They are using English Media, JNU-DU and BOLLYWOOD as their mouthpiece to target, demotivate and brainwash so-called English educated youth.

It is clear that these enemies of Hindustan are AFRAID of an ASCENDANT HINDU DHARMIC CIVILIZATION spearheaded by the TERRIFIC TRIO - MODI - PARRIKAR - DOVAL!!!

My message is plain and simple: "Those who want to have beef SHOULD GO TO SAUDI OR PAKISTAN OR AMERICA. In India they must RESPECT Indian Hindu-Parsi-Jain-Sikh-Buddhist heritage."

Amit said...

Polite n concise, over ruling ppl who find it lengthy coz truth is an item no: for them! Swapan da, what irritates is sheer insensitivity of the so called AdarshLiberals n Leftist Moral Compass of our society, the dare of throwing BeefParties specially during the Holy month of Shrads n Navratrav is termed as Fundamental right by our Dubious Media Heads. The mistake of equating of Beef to Pork is an attempt to dilute the issue as Muslims DONT pray to Pigs, whereas Hindus consider Cows as Sacred n pray to them. So the issue of Killing of Cows as an open dare to Hindus is getting support from all the wrong people and fuelled n supported by our Notoriously Rabid Media. I hope, over a period of time, the truth n bigotry of handful of Anti-Natioinals will get fully exposed...something like 2002 truth of Sabotaging Modi n Shah by Cong n its pawns like Teesta, MSM n Sanjiv Bhatt!

Abhinav said...

The eloquence and logical construct of the article leaves me speechless. Made me reflect into my own cultural upbringing in between paragraphs. Swapan sir, yours is the voice for sanity amidst this hail of (for lack of better words) excrement.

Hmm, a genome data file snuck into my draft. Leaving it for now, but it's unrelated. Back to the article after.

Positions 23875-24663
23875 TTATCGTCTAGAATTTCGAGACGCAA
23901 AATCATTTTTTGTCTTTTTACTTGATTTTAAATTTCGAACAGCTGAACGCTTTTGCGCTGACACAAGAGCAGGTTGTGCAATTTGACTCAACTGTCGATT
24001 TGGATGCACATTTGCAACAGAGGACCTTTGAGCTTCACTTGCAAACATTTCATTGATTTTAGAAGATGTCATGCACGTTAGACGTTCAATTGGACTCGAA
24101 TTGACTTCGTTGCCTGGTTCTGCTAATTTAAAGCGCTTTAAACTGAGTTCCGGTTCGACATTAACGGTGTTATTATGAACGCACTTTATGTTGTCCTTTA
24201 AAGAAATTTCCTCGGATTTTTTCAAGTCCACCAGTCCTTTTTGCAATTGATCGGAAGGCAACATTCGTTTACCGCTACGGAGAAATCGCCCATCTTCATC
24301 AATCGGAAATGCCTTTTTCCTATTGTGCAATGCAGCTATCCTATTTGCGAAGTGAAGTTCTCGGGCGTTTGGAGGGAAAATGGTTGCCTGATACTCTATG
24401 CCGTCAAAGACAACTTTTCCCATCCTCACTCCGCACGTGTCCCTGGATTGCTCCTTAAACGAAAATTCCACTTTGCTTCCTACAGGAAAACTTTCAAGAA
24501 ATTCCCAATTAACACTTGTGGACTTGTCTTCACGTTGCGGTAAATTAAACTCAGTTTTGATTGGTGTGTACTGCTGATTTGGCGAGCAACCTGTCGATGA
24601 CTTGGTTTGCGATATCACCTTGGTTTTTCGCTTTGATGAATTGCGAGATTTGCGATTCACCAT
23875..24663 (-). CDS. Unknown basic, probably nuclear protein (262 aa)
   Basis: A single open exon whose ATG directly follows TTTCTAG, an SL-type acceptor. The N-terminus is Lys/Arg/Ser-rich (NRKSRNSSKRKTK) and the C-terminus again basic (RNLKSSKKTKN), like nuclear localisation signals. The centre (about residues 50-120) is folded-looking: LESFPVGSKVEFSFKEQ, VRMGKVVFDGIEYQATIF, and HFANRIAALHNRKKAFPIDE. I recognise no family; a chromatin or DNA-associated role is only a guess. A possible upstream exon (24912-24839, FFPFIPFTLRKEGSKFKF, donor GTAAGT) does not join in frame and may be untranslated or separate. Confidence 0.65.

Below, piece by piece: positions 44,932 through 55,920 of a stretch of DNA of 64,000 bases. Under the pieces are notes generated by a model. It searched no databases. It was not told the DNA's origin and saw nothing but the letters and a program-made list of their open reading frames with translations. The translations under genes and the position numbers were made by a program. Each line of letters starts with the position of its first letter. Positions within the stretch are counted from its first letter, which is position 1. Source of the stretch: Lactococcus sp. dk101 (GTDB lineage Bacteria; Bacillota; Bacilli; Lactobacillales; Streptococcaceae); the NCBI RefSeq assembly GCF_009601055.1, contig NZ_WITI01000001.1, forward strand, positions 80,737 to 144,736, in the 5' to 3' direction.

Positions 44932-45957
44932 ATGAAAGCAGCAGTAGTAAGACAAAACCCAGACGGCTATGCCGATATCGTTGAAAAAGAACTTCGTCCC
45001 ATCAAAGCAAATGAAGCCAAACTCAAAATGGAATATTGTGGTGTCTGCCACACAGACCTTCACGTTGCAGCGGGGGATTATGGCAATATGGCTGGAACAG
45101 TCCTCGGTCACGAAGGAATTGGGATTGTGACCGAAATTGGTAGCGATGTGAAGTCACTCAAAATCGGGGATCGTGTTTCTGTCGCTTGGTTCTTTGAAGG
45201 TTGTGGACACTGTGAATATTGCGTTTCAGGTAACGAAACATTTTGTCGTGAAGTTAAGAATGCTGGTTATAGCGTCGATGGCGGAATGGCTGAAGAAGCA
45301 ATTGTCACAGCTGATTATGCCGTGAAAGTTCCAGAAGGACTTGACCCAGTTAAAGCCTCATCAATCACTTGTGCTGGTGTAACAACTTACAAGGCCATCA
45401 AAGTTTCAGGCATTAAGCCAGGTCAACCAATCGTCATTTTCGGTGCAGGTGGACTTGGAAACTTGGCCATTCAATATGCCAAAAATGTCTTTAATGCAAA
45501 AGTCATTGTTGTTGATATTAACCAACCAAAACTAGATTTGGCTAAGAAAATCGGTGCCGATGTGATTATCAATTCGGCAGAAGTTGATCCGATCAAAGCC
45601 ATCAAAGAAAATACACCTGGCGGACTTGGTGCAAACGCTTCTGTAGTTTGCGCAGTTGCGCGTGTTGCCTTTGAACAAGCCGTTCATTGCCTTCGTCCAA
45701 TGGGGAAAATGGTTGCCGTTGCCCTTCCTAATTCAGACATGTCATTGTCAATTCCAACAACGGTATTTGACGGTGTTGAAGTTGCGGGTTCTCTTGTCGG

Sandip Ghose said...

Even in G D Birla's time - he set up the "Century Club" in Century Bhavan (Birla Group HQ in Bombay) which produced the finest Western Style Vegetarian Food - with Chefs trained in Switzerland and France - with white gloves silver service. I was engaged in quite a protracted twitter war with some lady journalists that day when the report came out in that haloed pink paper - which you may have caught.

Unknown said...

Hans VP is right. Swapan's point (in short) is that the will of the majority must prevail and to hell with the rest. It is telling that of all the promises made by the BJP on governance, blackmoney, inclusivity, its only the priority of the RSS that has been fulfilled. The Mumbai government's almost first act in power was to ban beef eating, with draconian punishment.
Swapan dismisses the writers and those who protest against this assault on free choice as pseudo, self publicity yearning intellectuals.